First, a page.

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The Reception of American Cinema in Japan  

Hiroshi Kitamura and Keiko Sasagawa

Online publication date:
Oct 2017
Since the 1890s, Japanese movie-goers have engaged American cinema in a wide consumer marketplace shaped by intense media competition. Early fandom grew around educated urban audiences, ... More

American Nuclear Literature on Hiroshima and Nagasaki  

Shoko Itoh

Literature on Hiroshima and Nagasaki cannot be limited to works on the atomic bomb or fiction referring specifically to these locations. Rather, in the nuclear age, it must include a ... More

American and Japanese Self-Help Literature  

Shunsuke Ozaki

“Self-help literature” was created in America, and its origin can be traced back to Benjamin Franklin. In 18th-century American society, where Puritan ethics held sway, Franklin was a rare ... More

The Reception of American Literature in Japan during the Occupation  

Hiromi Ochi

The reception of American literature in Japan was radically altered after the Second World War. Before the war, only a handful of works on American literature were published, and the ... More

Reading Culture in Japan  

Andrew T. Kamei-Dyche

Reading in Japan has a rich history replete with transformative moments. The arrival of Chinese logographs by the 5th century necessitated the development of reading mechanisms adapting ... More

The Reception of Beat Writers in Japan  

Hidetoshi Tomiyama

The Beat writers, especially Jack Kerouac (1922–1969), William Burroughs (1914–1997), Allen Ginsberg (1926–1997), and Gary Snyder (1930–), have been well known in Japan. Though Snyder’s ... More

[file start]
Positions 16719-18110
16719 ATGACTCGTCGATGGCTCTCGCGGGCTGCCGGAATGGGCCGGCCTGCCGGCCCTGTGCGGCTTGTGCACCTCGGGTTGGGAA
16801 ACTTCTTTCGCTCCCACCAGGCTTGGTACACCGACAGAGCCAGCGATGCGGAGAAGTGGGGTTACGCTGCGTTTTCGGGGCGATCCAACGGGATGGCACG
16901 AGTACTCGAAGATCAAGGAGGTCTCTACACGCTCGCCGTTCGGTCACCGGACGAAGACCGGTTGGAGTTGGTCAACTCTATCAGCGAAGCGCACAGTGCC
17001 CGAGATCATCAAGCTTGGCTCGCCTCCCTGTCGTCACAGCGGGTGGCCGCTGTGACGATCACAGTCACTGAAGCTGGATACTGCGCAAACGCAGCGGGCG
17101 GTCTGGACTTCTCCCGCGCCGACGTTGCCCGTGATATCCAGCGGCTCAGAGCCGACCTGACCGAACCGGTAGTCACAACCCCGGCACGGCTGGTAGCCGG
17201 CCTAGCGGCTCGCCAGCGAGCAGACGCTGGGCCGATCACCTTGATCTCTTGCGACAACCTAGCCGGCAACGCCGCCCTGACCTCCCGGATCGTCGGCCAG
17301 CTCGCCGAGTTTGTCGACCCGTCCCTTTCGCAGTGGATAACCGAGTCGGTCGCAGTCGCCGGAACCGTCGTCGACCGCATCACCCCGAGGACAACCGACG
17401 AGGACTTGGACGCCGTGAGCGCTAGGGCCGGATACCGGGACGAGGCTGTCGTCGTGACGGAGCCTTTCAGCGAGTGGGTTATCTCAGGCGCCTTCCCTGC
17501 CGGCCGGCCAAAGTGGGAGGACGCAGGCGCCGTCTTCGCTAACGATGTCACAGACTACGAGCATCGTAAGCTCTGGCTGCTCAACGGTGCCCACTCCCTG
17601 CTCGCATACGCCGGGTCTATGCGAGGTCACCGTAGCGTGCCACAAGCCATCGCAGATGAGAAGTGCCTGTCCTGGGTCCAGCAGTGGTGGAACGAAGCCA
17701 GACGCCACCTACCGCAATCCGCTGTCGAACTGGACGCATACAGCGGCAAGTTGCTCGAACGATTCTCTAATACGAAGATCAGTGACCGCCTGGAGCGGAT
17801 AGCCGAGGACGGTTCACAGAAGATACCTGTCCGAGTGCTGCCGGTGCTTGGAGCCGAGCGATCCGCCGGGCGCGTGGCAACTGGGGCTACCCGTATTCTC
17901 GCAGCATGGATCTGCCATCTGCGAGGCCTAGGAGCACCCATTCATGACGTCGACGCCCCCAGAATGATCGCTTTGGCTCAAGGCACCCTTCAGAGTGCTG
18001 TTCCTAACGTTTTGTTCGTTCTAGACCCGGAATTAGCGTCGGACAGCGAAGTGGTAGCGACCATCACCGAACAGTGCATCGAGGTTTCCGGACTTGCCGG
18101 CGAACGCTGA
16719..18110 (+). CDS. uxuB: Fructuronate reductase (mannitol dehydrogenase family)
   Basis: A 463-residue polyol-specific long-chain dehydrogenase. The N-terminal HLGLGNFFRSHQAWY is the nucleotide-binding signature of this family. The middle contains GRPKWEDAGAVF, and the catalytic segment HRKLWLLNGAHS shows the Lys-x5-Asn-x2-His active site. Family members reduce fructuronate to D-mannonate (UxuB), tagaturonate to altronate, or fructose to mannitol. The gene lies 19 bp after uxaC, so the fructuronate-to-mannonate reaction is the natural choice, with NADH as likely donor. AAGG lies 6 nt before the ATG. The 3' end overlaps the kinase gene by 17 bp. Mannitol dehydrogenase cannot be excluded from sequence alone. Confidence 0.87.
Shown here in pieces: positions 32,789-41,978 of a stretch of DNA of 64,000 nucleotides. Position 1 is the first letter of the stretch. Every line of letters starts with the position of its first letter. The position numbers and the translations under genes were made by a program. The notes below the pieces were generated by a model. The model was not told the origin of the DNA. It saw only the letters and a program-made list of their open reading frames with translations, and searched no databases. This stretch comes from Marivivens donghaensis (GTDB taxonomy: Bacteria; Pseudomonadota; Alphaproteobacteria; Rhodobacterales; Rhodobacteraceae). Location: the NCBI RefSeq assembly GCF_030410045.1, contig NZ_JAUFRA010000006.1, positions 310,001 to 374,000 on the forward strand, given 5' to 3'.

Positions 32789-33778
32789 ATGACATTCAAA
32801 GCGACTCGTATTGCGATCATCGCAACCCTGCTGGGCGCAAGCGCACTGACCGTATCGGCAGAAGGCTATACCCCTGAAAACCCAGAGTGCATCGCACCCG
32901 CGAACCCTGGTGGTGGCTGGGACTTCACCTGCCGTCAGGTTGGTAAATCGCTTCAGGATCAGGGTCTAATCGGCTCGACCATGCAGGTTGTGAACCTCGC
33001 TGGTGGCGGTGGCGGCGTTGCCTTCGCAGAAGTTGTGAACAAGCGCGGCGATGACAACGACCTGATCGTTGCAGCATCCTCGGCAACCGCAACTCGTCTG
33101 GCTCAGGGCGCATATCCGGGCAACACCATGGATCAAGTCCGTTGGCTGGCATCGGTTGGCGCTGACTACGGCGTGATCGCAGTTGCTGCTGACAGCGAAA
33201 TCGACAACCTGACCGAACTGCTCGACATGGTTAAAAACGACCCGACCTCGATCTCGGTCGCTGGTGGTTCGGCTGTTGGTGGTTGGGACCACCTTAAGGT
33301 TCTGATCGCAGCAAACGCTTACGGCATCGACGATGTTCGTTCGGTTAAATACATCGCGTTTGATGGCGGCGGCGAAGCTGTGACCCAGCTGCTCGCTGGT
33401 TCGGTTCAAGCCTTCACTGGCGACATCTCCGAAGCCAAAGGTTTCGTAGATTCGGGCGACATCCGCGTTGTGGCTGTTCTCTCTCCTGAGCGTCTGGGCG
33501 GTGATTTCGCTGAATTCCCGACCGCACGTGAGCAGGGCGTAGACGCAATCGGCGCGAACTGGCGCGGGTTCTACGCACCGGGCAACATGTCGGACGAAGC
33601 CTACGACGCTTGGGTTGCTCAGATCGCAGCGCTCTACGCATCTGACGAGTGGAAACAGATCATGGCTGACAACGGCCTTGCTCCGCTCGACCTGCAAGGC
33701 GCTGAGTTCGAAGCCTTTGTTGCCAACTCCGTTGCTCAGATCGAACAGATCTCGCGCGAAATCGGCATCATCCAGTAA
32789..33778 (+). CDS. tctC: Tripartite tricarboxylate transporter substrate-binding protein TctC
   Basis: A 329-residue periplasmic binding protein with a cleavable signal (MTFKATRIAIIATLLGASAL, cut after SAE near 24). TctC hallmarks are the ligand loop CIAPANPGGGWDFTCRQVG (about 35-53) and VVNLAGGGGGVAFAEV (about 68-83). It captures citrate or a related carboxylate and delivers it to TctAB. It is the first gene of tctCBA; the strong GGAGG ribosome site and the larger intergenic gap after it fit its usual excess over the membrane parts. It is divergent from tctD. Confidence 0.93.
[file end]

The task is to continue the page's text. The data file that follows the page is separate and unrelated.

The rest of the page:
The Reception of African American Literature in Prewar and Postwar Japan  

Keiko Nitta

Online publication date:
Jun 2017
Commodore Matthew C. Perry’s gunboat diplomacy provided the Japanese with the first known opportunity to observe a major American performing art inspired by black culture: the minstrel ... More

Japanese Proletarian Literature during the Red Decade, 1925–1935  

Heather Bowen-Struyk

Modern Japanese literature emerged as Japan asserted itself as a military-industrial power from the end of the 19th through the early 20th centuries. The subject of modern literature was ... More

U.S.-Japan Literary Interactions in the Transpacific Cultural History  

Takayuki Tatsumi

Online publication date:
May 2017
In 1853 Commodore Matthew Perry opened not only the doors of a “double-bolted land” as Herman Melville called Japan in Moby-Dick (1851) but also the possibilities of modern literature. ... More

Postwar Japanese Novelists and American Literature  

Kazuhiko Goto

Since the country’s decisive defeat through the acceptance of the unconditional surrender in 1945, Japanese novelists have been working in the shadow of America. The American Occupation ... More

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